Our Scottish coaches were all willing to own up to mistakes (and the lessons they learned from them). 

Hiro tells how he trained a girl who was a good sprinter: 

“She has had a chance to win races anytime. I thought winning was good fun for her. However, her for fun was just running comfortably – not on a big stage or to be competitive. I knew it after her race in her running career by her tears. And she said she does not like the pressure of running coming from anyone.”

Todd says he made most of his mistakes when coaching himself.

“I’ve been the guinea pig for all my coaching programmes. At least my athletes know they are getting a programme that I’ve proven works! I think my biggest lesson is the need to train smarter not harder as the body ages. Looking back, I’ve done some ridiculous mileage volumes only to break down with injury or end up on the start line so tired that I needed a sleep rather than a race.” 

Emma describes a mistake with a small group when trail running one rainy evening it got dark very quickly and she had to deploy a backup plan. 

“We’re always learning. I learn about people, I learn about myself, I learn about the craft.” 

Learning the craft

For Hiro and Emma, the craft is to instil an enjoyment of running. Emma says the best thing about coaching is to have someone in your corner who knows you better than you sometimes know yourself and to offer a different perspective. 

“My best coaches have told me when I really need to rest and, sometimes in the same sentence, when I need to go hard. It’s powerful to have someone in your corner when you’re doubting yourself.”

Hiro beleives, simply, “if they know how fun running is, I’m really happy as a coach and runner.” 

Bill says of his coach “I really appreciated his fantastic training methodology and guideline. I got heaps of improvements in the last few months.” 

Coaches learn a lot from each other – it is a craft passed down often by word of mouth. Coaching is a shared citizenship that often has disregard for allegiance or nationality. Emma cites Lauren Fleshman (Oregon, US-based) as a coach she admires, for “fostering communities of women runners and championing people at the very top of their field. She brings an important voice to running.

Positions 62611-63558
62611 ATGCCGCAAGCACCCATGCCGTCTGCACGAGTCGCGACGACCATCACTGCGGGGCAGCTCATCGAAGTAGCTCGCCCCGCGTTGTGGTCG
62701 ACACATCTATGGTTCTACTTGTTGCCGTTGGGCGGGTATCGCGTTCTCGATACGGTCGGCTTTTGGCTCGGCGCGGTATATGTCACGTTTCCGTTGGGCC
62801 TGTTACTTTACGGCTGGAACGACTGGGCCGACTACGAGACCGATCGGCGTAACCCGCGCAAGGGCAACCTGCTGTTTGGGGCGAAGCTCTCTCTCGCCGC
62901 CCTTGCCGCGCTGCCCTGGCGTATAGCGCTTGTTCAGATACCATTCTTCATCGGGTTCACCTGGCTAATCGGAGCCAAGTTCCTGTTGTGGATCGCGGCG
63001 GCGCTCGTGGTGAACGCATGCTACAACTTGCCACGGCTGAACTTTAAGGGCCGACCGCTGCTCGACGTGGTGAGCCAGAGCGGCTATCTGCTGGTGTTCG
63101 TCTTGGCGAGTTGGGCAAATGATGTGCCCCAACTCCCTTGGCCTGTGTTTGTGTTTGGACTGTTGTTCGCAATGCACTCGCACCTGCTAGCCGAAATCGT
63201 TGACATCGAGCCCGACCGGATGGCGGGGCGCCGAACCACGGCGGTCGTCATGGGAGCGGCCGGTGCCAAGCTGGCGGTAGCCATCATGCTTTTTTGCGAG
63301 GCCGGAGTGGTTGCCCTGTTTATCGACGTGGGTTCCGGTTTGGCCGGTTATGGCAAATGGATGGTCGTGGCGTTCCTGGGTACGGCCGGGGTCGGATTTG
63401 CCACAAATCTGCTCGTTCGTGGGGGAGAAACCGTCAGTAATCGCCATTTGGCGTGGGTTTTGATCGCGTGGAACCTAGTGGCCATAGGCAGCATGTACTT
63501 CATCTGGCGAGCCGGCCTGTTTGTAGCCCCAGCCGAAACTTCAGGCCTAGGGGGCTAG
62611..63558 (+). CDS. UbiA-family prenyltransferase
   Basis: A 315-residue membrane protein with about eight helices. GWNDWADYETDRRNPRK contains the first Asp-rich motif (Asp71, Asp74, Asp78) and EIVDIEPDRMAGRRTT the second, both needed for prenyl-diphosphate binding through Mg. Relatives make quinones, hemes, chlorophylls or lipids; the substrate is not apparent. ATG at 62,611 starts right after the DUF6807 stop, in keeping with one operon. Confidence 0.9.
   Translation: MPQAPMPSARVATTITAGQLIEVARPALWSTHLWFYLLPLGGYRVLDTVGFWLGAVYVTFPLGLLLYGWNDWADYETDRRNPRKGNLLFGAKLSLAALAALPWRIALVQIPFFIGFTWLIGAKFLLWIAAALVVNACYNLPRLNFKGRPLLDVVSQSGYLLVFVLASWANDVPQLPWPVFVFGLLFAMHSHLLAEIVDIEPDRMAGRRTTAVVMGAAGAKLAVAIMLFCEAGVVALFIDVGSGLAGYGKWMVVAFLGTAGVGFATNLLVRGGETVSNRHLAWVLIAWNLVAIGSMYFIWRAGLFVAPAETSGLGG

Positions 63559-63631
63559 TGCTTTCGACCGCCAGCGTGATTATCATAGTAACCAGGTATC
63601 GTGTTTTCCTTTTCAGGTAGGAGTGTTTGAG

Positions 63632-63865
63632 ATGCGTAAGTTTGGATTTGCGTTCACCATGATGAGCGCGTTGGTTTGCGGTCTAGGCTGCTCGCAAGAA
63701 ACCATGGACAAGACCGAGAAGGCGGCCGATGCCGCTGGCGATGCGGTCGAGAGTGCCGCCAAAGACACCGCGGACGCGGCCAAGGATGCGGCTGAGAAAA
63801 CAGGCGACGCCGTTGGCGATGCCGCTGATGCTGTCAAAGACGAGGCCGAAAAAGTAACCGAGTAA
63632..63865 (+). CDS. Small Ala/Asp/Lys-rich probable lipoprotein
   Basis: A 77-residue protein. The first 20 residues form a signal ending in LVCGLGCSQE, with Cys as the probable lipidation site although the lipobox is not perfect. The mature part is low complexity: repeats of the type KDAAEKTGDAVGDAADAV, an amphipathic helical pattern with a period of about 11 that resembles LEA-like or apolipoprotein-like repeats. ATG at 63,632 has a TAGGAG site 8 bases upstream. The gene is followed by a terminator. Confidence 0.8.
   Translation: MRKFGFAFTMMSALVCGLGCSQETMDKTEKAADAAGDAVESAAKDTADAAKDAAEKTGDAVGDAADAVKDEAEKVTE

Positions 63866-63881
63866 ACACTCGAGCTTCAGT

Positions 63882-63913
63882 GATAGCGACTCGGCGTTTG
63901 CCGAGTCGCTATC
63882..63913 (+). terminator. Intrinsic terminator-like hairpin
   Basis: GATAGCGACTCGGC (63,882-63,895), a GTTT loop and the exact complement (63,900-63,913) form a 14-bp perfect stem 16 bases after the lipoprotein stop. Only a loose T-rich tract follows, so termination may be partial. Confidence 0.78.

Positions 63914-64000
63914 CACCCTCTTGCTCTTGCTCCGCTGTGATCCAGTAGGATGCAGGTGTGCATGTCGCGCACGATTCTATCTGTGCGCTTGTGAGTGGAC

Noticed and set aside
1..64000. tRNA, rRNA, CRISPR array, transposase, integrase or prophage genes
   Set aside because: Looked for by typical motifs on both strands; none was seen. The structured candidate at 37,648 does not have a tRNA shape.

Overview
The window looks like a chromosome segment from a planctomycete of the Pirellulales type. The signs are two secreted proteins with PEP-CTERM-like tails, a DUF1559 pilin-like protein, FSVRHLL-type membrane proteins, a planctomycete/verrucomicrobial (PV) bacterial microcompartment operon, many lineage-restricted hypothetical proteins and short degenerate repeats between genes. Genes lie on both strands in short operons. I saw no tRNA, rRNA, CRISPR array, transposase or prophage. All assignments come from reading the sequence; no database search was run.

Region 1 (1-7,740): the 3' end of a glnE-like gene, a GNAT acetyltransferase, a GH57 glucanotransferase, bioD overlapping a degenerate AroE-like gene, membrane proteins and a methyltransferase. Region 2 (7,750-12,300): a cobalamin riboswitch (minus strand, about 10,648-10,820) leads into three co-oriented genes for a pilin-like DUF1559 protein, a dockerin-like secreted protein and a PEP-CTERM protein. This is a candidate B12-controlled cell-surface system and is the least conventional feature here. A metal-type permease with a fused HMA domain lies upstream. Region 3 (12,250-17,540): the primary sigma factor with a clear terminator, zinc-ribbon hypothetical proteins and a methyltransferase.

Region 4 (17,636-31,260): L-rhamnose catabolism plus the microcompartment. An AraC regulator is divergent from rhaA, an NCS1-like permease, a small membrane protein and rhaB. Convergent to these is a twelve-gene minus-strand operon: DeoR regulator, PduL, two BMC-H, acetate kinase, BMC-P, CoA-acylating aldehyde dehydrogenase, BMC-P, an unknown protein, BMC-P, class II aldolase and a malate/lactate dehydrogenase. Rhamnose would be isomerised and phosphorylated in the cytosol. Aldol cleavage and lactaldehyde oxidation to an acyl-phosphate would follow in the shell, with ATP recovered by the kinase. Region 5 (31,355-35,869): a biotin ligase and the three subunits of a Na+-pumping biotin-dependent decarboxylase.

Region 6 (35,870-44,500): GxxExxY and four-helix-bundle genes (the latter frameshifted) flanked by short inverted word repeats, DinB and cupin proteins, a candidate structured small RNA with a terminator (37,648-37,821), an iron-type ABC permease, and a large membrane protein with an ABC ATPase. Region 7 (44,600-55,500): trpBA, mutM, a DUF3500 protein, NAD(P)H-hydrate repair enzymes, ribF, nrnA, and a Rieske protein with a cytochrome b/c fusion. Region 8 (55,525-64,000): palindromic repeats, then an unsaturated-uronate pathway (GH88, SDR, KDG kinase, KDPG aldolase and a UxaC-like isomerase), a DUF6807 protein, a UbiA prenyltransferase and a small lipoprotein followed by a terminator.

Closer to home, she says James Turner is one of the most supportive voices in Wellington and is always there with a kind word as well as going speeding fast.

Todd says his programmes are based on the schedules Arthur Lydiard wrote 60 years ago. 

“I still keep his book Run to the Top close to hand. And I’ve been heavily influenced by Scottish life members Don Dalgliesh and Brian Cattermole, who both coached me. They are both amazingly wise, yet very understated. They would just say to me one or two things before a big race, but they were things that made a difference.” 

Hiro says he admires many Kiwi coaches. 

“They are great motivators for athletes, whether kids or adults. They show how to enjoy our running. Fun is first for the athletes. Being faster, stronger and harder follows it. Kiwi coaches are talking and discussing with their athletes, always on the track or outside the track. It’s very important to build our relationships and understand each other.” 

Getting involved

Jamie White coordinates Scottish’s network of coaches. He herds the cats. The club offers free coaching to our members. If you want a coach, contact him and he will link you up with someone who best matches what you are looking for. Even better, if you’re inspired by our current clowder of coaches, talk to Jamie about how you can become one. It’s a rewarding task which experienced club members donate to our running community. Who wouldn’t want to be a cat?